90

NPR

By Ella Taylor
Murmelstein died in Rome in 1989, and having witnessed the terrible dilemmas he suffered and the mass rescues he pulled off, we can only be glad that he escaped the snap judgments of the social-media age.
Full Review
90

Wall Street Journal

By Joe Morgenstern
The new film may not qualify for masterpiece status, but it's an enthralling portrait of a man — an exceptionally brilliant and articulate man — who personified the courage, complexity and moral ambiguity of his tortured time.
Full Review
90

The New York Times

By A.O. Scott
“Shoah” remains a heroic reckoning with the limits of collective understanding, but The Last of the Unjust is something smaller, stranger and more paradoxical: the portrait of an individual whose actions still defy comprehension, and the self-portrait of an artist consumed by the past.
Full Review
88

RogerEbert.com

My hunch is that most viewers, whatever their previous views on this fraught subject, will come away not only fascinated but largely convinced by Murmelstein.
Full Review
83

indieWIRE

By Eric Kohn
The Last of the Unjust rewards those willing to invest in Lanzmann's pensive technique with a complex tale that's alternately sad, enlightening, unexpectedly witty and ultimately exhausting, but carried along throughout by Lanzmann's commitment.
Full Review
80

Los Angeles Times

By Kenneth Turan
The Last of the Unjust, like Lanzmann himself at his advanced age, is ungainly but powerful.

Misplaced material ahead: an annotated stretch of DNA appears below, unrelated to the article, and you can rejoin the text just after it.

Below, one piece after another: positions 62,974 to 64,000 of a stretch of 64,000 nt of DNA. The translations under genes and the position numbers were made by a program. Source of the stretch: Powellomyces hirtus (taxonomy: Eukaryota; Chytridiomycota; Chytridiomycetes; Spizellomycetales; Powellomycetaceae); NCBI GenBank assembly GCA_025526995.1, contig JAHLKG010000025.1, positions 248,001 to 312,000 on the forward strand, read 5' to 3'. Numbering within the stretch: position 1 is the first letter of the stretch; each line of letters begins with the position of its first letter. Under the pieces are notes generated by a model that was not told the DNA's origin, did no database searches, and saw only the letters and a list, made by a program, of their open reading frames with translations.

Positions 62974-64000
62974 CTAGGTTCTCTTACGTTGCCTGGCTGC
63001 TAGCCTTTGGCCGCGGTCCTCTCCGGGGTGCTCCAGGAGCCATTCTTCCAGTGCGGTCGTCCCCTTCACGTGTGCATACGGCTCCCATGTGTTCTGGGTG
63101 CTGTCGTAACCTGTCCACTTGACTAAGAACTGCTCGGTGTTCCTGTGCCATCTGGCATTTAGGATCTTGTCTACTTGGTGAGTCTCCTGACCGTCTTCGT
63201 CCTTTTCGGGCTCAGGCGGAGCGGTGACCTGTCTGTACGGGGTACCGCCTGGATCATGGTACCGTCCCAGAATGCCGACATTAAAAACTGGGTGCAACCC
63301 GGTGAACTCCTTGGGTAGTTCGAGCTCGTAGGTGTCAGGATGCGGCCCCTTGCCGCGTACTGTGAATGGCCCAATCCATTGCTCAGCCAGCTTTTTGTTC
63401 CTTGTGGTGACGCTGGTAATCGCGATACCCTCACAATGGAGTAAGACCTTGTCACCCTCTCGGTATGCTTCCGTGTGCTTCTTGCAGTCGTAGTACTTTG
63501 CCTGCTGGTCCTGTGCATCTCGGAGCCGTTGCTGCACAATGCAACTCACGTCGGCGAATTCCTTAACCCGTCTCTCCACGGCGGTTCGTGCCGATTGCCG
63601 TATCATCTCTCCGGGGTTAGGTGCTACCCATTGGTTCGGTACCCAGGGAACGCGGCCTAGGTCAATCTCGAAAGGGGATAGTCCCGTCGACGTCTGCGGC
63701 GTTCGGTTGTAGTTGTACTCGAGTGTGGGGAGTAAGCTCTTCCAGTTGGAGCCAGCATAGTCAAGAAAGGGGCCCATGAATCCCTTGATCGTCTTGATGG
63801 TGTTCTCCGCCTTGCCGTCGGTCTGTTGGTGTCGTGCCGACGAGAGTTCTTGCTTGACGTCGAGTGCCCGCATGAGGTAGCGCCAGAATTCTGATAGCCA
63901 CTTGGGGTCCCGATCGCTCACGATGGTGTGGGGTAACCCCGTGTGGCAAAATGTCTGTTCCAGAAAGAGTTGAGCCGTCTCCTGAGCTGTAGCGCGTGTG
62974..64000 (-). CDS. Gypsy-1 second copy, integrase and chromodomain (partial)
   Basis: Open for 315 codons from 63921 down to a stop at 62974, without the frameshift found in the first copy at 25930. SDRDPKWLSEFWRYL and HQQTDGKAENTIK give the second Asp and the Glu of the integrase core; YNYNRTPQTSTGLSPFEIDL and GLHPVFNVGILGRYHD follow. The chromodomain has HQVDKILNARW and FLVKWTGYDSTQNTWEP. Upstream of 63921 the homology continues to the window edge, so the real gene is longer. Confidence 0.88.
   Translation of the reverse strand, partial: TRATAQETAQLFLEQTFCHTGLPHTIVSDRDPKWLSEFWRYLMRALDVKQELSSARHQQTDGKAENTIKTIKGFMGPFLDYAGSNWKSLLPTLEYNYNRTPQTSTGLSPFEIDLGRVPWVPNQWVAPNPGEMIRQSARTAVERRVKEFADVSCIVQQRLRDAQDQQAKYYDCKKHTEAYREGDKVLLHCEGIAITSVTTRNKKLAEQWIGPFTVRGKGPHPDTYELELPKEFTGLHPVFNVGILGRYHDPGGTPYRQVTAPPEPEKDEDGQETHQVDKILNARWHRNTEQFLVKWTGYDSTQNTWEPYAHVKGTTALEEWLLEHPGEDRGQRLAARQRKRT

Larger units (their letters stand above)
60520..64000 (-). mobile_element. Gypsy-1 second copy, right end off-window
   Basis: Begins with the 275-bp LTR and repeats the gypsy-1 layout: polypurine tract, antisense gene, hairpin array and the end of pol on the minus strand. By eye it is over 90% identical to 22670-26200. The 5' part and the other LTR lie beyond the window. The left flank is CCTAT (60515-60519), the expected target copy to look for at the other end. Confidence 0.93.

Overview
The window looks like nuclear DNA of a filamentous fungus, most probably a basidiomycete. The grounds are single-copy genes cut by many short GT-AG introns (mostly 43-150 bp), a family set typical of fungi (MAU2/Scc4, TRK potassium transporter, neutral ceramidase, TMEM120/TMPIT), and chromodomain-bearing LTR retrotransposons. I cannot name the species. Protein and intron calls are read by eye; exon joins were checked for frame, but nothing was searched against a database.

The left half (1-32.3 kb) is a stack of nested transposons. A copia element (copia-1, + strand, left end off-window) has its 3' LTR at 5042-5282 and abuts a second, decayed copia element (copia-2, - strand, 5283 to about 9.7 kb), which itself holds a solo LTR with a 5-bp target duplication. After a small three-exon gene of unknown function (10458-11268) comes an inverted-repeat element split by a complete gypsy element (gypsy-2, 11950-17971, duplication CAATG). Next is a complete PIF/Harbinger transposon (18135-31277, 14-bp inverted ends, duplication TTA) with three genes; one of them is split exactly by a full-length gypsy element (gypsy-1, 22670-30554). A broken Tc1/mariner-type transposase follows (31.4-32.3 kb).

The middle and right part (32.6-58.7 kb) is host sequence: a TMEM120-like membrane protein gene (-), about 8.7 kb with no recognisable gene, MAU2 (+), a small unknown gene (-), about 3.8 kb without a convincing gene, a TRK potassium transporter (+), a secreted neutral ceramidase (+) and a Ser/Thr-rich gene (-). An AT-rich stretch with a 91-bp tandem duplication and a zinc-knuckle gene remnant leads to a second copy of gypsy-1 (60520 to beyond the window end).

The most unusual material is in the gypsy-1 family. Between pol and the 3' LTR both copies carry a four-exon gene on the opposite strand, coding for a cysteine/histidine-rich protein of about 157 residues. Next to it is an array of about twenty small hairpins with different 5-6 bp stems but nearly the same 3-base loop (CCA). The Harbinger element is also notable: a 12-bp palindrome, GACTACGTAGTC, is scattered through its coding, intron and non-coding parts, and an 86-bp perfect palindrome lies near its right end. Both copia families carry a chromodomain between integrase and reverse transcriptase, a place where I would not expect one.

Full Review
80

Time Out New York

By Joshua Rothkopf
Lanzmann’s feisty exchanges with Murmelstein, a brilliant talker, become an emotional symbol for the pursuit of slippery truth, while the filmmaker’s recently shot footage of Yom Kippur services show a way of life in robust continuation.
Full Review
75

New York Post

By Farran Smith Nehme
Lanzmann, for his part, begins the interview with a sharp, probing manner; by the end, the filmmaker’s questions and body language are conveying something altogether different.
Full Review
75

Chicago Sun-Times

By Bill Stamets
Murmelstein answers his accusers in The Last of the Unjust. Over a compelling three hours and 38 minutes.
Full Review
70

Village Voice

By Michelle Orange
There are no simple denials, nor anything simple at all in Last of the Unjust. Only stories, recovered and retold, of a reality beyond their reach.
Full Review
78 out of 100
Generally favorable reviews
Metascore® based on all critic reviews. Scores range from 0 to 100, with higher scores indicating more favorable reviews.